Emory’s colors have been gold and blue since the early history of the school.  It is believed that Emory’s colors were influenced by early issues of the Phoenix, the school literary journal, which was printed in blue ink on yellow paper.
While participating in athletic events, Emory students are often referred to as the Emory Eagles.  Swoop is the university’s mascot and the face of the Emory Eagles.  
In 2000, four Emory students began what is now known as Campus Movie Fest.  This festival involves various small groups of students provided with needed materials competing to create the best five-minute film about a featured theme.  Campus Movie Fest has grown to include cities across the nation and is now the world’s largest student film festival.  
The R. Howard Dobbs University Center, commonly called the DUC, is a favorite hangout place for many students.  The center provides a place for students to eat, play games such as pool or pinball, watch television in what is referred to as the “DUC Down Under”, and talk with friends.  
The Michael C. Carlos Museum is one of the major landmarks located on Emory University’s campus.  The museum holds one of the largest collections of ancient art in the Southeast.  Items from Egypt, Greece, Rome, the Near East, Asia, and the Ancient Americas can be found within  the museum’s vast amount of material.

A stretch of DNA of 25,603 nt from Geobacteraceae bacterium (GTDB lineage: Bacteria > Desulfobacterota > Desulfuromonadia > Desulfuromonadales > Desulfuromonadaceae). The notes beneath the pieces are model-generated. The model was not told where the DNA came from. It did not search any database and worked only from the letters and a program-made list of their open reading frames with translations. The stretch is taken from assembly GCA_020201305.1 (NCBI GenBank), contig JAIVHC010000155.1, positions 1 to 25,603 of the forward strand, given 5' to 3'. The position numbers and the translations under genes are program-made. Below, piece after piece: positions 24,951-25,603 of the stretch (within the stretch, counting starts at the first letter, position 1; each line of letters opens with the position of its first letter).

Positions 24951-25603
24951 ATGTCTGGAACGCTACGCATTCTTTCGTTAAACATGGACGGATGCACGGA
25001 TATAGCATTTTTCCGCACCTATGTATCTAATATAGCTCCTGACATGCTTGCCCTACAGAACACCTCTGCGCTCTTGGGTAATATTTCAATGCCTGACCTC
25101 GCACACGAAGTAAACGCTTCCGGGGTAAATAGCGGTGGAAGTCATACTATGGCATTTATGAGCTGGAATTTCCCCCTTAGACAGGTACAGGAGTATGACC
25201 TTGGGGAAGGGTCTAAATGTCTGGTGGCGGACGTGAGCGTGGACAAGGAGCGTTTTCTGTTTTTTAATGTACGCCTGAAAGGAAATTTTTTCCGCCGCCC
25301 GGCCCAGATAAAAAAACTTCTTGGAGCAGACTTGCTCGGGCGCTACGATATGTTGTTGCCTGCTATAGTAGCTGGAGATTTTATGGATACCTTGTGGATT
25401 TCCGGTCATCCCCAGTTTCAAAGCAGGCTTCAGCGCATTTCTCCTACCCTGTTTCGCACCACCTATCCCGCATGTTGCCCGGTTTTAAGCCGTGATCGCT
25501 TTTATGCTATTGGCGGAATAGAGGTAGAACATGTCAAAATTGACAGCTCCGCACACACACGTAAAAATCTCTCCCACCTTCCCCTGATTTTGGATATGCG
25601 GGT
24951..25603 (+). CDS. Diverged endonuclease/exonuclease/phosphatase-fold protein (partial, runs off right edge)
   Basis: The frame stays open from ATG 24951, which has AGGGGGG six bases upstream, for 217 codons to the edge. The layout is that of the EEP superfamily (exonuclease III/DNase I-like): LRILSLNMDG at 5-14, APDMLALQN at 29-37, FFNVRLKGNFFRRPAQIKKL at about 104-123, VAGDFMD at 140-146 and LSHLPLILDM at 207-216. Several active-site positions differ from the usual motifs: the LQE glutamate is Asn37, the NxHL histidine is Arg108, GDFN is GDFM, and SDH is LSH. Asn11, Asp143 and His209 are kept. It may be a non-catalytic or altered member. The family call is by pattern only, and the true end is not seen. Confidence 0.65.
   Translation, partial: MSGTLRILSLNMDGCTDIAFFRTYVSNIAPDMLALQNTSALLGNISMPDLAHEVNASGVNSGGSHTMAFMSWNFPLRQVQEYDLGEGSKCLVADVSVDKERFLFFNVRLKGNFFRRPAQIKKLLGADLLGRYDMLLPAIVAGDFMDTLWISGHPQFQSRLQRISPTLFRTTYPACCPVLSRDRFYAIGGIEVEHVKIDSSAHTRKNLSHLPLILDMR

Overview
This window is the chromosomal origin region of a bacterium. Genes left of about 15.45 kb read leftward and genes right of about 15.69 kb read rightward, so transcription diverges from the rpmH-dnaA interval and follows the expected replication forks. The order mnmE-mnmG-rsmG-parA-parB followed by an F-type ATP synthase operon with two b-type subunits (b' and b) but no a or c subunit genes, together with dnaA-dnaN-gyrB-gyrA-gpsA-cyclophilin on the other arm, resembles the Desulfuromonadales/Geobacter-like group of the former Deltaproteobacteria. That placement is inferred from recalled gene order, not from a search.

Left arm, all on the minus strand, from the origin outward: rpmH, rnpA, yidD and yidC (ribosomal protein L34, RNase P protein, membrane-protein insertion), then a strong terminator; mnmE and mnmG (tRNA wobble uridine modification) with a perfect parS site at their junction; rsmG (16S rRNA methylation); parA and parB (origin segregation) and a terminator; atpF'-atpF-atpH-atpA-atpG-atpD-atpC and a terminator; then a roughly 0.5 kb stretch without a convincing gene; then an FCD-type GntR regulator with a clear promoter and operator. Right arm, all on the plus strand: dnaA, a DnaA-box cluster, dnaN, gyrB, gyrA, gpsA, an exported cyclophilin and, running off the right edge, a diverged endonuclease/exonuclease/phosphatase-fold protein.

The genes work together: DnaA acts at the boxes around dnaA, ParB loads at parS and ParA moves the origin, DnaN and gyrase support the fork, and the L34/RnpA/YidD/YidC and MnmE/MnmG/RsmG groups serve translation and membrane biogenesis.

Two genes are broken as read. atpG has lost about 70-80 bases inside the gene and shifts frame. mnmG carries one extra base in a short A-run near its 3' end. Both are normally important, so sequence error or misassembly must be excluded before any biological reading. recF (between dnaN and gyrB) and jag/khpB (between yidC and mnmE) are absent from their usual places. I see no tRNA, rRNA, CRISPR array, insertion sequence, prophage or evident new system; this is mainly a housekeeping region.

In 1982, former president Jimmy Carter and his wife partnered with Emory University and found the Carter Center.  This nonprofit institution joined together students, politicians, and business leaders from various places around the world to focus on resolving conflicts and discussing human rights, election monitoring, and global health.  
The Coca-Cola Company and Emory have developed a tight connection since 1888 when Asa Griggs Candler bought The Coca-Cola Company.  Seven years later, Candler sent a keg of Coca-Cola syrup to his son studying at Emory College at the time.  He donated generous amounts of money to the school and was a strong supporter of the transformation of Emory from a college to a university.  
After his father bought The Coca-Cola Company in 1919, Robert W. Woodruff managed the company for almost sixty years.  In 1979, the Woodruff family presented Emory with 105 million dollars which was the largest single gift to an educational institution at the time.  Through the Robert W. Woodruff Foundation, the Woodruff family continues their generous support Emory today.  Emory University also recognizes Robert W. Woodruff and his brother, George W. Woodruff, with buildings named in their honors: the Robert W. Woodruff Library for Advanced Studies and the George W. Woodruff Physical Education Center.  
Emory University’s Goizueta Business School is named after Roberto C. Goizueta, a past chairman and CEO of The Coca-Cola Company.  
Every year, incoming freshmen recognize the support from The Coca-Cola Company when they take part in the Orientation Coke toast.  Likewise, seniors exit Emory with a drink of Coca-Cola during Commencement Weekend.  
In the spring of 2006, Emory brought back an updated form of Wonderful Wednesday.  Classes still run as usual, but the campus celebrates every other Wednesday afternoon through  various events sponsored by organizations on campus.  
In June 1982, Wonderful Wednesday sadly ended as students needed more class periods in their schedules.  As a way to mourn the end of such a treasured tradition, 2,283 members of the Emory community joined together to “Toast Away Wonderful Wednesday” with a Coke toast.  This event ended up breaking the Guinness Book World Record for the largest nonalcoholic toast.